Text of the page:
From the press releases:
Research: “Asia – Opportunities in China and beyond”
New ProWein Study Provides Insight to Asian Wine Markets
Younger Asian wine drinkers drive growth in five key markets and in-country representation is key to success
For the newly released survey about Asian wine markets, Messe Düsseldorf, organizer of the ProWein trade fair, enlisted the renowned British market research institute Wine Intelligence. The results are based on extensive qualitative and quantitative research with consumers, importers and distributors across Asia. The result: China will remain the most attractive Asian market for wine exporters in the next five years. But the wine industry should also take advantage of opportunities in Japan, South Korea, Singapore and even Taiwan – the other key Asian countries studied in the report.
Although all five markets differ substantially – it would be a mistake for the wine industry to consider Asia as a single cultural entity – there are some trends and characteristics that can be observed across the continent. The new ProWein study “Asia – Opportunities in China and beyond” shows that the trend towards every day, affordable imports is evident across Asia as wine gets away from its image of being purely a luxury product and becomes more attractive to younger consumers. They in particular like wine as part of their lifestyles and show a real interest in understanding it better. The on-trade is often the best way to target these consumers.
Further key finding of the survey: In-country representation is key to success. “The wine producers who will achieve the biggest success will be the ones who not only understand these trends but actually take establish a physical presence in their target markets. It’s not possible to access the markets in China, Japan, South Korea, Singapore or Taiwan from an office outside those countries,” said Richard Halstead, Chief Operating Officer at Wine Intelligence. Michael Degen, Division Director in charge of ProWein at Messe Düsseldorf, added: “This result from our ProWein survey confirms experiences we have also had in other commercial sectors as a worldwide trade fair organizer. This is why we are offering our customers from the wine sector an ideal platform to present themselves on the Chinese market at ProWine China from November 13 – 15, 2013.”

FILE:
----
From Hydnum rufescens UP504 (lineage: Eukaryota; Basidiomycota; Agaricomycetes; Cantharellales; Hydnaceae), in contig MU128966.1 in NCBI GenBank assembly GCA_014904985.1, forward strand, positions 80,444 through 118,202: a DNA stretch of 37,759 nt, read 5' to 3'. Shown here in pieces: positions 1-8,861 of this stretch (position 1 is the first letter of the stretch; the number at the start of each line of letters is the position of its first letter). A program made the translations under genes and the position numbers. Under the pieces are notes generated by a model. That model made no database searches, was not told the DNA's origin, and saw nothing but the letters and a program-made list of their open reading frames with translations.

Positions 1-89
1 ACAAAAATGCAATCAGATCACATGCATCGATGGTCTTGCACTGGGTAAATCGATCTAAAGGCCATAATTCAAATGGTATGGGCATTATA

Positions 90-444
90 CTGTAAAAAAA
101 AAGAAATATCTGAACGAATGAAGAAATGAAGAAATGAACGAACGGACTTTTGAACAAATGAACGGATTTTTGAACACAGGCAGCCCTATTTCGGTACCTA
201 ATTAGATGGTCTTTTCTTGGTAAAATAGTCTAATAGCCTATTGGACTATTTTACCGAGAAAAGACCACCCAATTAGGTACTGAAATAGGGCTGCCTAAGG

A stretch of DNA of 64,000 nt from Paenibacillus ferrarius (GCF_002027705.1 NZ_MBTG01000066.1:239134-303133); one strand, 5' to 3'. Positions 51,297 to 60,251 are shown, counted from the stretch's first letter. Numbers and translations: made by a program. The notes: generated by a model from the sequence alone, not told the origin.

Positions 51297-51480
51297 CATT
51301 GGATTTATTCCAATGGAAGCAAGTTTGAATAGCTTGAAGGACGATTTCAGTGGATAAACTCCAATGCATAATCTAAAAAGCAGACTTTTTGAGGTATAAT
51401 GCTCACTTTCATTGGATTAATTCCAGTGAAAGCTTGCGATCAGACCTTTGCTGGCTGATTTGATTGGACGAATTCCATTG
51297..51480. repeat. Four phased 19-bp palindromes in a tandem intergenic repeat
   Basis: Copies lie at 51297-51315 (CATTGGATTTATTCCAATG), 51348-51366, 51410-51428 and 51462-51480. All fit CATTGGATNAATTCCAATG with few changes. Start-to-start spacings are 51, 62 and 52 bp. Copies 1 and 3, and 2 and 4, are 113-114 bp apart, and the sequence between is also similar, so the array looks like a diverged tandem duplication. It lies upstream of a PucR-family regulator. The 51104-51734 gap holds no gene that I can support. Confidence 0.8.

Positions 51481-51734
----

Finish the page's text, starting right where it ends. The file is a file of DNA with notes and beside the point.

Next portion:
China’s spectacular growth is likely to continue due to improved ranges in supermarkets and more affordable pricing. Consumers are associating imported wine with sophistication and wellbeing and the number of imported wine drinkers is expected to increase well beyond the current 19 million.
In Japan, much of the market growth is being driven by the off-trade, as consumers turn away from the on-trade for economic reasons. Wine is increasingly part of the meal experience for Japanese families as they embrace more Western-style eating habits. With 47 million regular wine drinkers, Japan is a relatively mature market for wine, with younger consumers regarding wine as a trendy drink and more open to “experiment” than older Japanese wine drinkers.
In South Korea too, growth is coming from younger people. The market has a huge capacity for growth: wine accounts for just 20% of drinks sales and is regarded by many Koreans as a special-occasion beverage. But the market has been growing steadily since 2000, particularly when it comes to Chilean imports and sparkling wines.
Singapore is the smallest of the five markets but the wine industry here is already buoyant, with an increasingly knowledgeable population keen to learn more about wine. Strong brand identity and high volumes are often the key to success in this geographically limited market.
Taiwan is a more problematic market for wine exports than the other Asian countries. There are more barriers facing the wine industry, including a ban on internet sales, high taxes and few English language speakers. The high price of wine and lack of female drinkers are also factors that limit opportunities in Taiwan. But again, younger consumers are showing an interest in wine and helping it to not be regarded as a prestige product.
A comprehensive summary of the survey results (in English) will be available from Messe Düsseldorf in February 2013 for Euro 249 (Euro 199 for ProWein 2013 exhibitors). Orders can be placed at www.prowein.com.